8 Scary Facts About Climate Change That Will Make You Glad 150 World Leaders Are Meeting About It Right Now

Nearly 150 world leaders are currently meeting in Paris to discuss an increasingly pressing issue that affects the entire globe. Leaders like President Obama, French President François Hollande, and Chinese President Xi Jinping are at the annual United Nations Climate Change Conference to hold potentially historical talks on how to curb climate change. This year, for the first time ever, the participating countries will try to draft a legally binding, universal agreement signed by every country in the world. Such a landmark deal is not only crucial in the face of ever-rising global temperatures, but long overdue, judging by some pretty terrifying facts about climate change.

Luckily, the world's most powerful individuals are starting to recognize this dire need for action. As the COP21 summit kicked off on Monday, President Hollande remarked to the crowd:

Never have the stakes been so high because this is about the future of the planet, the future of life.

In addressing a global agreement to invest in cleaner energy, reduce greenhouse-gas emissions, and taking other measures to counter global warming, President Obama said:

That's what we seek in these next two weeks — not simply an agreement to roll back the pollution we put into the skies, but an agreement that helps us lift people from poverty without condemning the next generation to a planet that is beyond its capacity to repair.

The emphasis in his statement should be "a planet that is beyond its capacity to repair," because as world leaders work towards a solution, the earth is also rapidly advancing to that exact state. If you're still not convinced that climate change is a serious, humanity-threatening issue, here are eight facts that should change your mind — and scare you into action.

Last Year Was The Hottest Year On Record


Since scientists began keeping record in 1880, 2014 saw the highest average global temperature for both land and ocean.

Weather Events Are Significantly More Severe Today

Handout/Getty Images News/Getty Images

Weather events caused by El Niño, which refers to warmer-than-average waters in the Eastern equatorial Pacific, are 20 to 30 percent more severe today than they have been in 7,000 years.

Erratic Rainfall Can Taint Water Supplies


Water scarcity already affects one out of 10 people worldwide, and extreme weather patterns are compromising fresh water supplies.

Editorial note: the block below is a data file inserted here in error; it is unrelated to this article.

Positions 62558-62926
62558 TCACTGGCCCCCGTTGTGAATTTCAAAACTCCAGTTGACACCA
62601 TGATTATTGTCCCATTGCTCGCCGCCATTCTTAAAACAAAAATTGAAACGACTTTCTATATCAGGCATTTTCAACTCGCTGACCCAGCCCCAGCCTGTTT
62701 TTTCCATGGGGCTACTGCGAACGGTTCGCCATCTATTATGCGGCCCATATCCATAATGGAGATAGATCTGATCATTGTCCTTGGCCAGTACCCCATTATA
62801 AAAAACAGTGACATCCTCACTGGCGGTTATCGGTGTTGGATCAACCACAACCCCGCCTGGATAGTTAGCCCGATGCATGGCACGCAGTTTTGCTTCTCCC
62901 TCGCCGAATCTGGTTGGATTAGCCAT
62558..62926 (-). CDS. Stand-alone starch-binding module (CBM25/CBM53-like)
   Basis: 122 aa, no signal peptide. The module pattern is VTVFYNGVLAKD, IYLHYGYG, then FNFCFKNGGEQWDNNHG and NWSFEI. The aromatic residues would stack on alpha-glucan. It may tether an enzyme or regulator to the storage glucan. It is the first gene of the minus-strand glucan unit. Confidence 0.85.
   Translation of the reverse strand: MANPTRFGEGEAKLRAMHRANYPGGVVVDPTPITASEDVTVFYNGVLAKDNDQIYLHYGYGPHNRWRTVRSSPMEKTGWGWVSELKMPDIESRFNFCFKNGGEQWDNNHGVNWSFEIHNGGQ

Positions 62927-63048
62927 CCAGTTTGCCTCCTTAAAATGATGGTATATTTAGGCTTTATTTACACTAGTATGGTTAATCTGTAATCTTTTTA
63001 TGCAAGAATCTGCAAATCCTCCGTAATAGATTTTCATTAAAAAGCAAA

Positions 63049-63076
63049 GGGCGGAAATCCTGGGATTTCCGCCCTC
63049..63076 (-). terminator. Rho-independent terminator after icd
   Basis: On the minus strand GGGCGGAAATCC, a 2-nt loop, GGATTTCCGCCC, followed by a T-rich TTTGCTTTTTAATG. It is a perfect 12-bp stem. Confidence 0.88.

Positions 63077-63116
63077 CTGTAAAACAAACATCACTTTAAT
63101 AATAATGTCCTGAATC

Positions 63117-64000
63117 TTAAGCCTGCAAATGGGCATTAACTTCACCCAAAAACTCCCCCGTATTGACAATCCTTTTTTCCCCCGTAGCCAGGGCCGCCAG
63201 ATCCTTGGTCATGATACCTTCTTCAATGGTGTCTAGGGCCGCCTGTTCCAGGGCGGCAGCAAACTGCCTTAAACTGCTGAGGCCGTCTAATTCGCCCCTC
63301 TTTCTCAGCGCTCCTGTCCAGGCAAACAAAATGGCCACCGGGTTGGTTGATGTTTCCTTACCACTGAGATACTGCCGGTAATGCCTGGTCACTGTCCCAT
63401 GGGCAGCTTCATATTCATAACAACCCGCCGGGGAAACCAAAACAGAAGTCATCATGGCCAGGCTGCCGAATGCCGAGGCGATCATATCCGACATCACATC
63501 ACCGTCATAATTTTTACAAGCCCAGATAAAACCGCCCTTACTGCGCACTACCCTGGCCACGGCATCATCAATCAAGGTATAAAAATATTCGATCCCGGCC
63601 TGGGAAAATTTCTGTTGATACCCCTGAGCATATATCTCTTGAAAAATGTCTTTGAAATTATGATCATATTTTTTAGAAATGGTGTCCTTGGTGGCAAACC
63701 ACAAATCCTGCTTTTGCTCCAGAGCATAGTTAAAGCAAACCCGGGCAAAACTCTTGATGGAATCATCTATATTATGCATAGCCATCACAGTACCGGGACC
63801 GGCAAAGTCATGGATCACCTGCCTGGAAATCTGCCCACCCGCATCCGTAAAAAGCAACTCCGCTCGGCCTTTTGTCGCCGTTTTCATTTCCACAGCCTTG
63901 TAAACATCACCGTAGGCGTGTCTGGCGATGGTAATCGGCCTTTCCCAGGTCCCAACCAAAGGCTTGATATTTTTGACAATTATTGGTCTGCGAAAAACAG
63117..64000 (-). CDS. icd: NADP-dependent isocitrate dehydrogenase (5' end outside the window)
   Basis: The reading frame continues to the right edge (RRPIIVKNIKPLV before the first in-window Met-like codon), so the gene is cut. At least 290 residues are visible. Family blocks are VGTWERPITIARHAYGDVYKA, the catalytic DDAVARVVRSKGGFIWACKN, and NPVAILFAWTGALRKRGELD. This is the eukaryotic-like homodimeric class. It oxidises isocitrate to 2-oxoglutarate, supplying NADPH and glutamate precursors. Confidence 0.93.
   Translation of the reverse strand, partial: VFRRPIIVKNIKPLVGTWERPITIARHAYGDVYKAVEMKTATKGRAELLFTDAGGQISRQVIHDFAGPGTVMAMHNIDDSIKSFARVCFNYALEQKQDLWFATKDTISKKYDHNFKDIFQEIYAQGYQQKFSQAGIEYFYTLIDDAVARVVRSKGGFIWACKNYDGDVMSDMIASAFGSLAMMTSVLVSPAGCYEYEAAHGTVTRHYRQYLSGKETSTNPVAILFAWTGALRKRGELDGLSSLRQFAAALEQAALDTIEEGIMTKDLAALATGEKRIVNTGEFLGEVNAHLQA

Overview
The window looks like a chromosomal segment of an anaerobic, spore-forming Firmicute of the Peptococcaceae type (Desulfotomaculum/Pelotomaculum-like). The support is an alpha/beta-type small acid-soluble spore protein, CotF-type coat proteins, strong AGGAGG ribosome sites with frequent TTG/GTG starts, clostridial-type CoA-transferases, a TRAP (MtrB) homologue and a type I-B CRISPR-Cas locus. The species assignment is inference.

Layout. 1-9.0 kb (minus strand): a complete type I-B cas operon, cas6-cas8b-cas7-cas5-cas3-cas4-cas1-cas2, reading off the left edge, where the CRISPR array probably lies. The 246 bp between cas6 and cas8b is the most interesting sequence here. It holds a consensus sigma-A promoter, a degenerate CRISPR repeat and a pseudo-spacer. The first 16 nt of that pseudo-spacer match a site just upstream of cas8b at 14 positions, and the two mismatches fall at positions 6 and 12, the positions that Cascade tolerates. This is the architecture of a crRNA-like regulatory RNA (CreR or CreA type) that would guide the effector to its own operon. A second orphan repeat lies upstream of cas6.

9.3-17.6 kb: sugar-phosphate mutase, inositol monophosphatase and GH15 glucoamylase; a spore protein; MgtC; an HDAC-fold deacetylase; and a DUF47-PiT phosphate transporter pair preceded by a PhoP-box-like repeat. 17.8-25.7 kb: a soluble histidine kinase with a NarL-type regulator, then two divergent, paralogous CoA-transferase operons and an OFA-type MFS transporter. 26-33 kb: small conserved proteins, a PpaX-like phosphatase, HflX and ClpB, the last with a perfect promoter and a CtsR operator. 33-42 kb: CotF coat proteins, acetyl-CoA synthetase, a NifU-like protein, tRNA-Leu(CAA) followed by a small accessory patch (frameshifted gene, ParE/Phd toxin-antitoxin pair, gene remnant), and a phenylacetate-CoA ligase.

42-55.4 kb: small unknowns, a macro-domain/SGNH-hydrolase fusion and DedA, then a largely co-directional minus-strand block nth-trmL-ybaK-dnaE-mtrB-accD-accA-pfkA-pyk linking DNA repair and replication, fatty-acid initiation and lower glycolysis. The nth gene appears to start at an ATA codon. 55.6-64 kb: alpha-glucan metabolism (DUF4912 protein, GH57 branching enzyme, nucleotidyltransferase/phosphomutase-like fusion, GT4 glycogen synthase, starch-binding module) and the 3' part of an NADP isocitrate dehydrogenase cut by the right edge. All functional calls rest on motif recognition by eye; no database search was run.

Rising Sea Levels Might Be Unstoppable

Mario Tama/Getty Images News/Getty Images

According to researchers at NASA and the University of California, Irvine, a disappearing section of the West Antarctic Ice Sheet appears to be in "an irreversible state of decline." This glacier, along with others, are melting much faster than scientists expected and will contribute greatly to rising sea levels.

Rising Sea Levels Will Affect 70 Percent Of The World's Coastlines


According to a U.N. climate report from last year, rising sea levels will probably affect 70 percent of the world's coastlines by 2100 — that's about 147 million to 216 million people who will lose their homes to submersion or flooding.

America Is In Serious Drought


Last year, the Obama administration launched the National Climate Assessment, which found that America's current drought "represents the driest conditions in 800 years."

Many Species Are In Danger


Climate change is affecting certain ecosystems, killing off entire habitats, and acidifying oceans, which puts more than a million species of animals and plants in danger of extinction.

If We Don't Act Now, The Effects Of Climate Change Will Be Irreversible

Kevin Frayer/Getty Images News/Getty Images

The U.N.'s "Synthesis Report" from last year warns that if we don't take action now, the world will be 7.2 degrees F above pre-industrial temperatures by the end of the century. It put in very terrifying terms:

Continued emission of greenhouse gases will cause further warming and long-lasting changes in all components of the climate system, increasing the likelihood of severe, pervasive and irreversible impacts for people and ecosystems.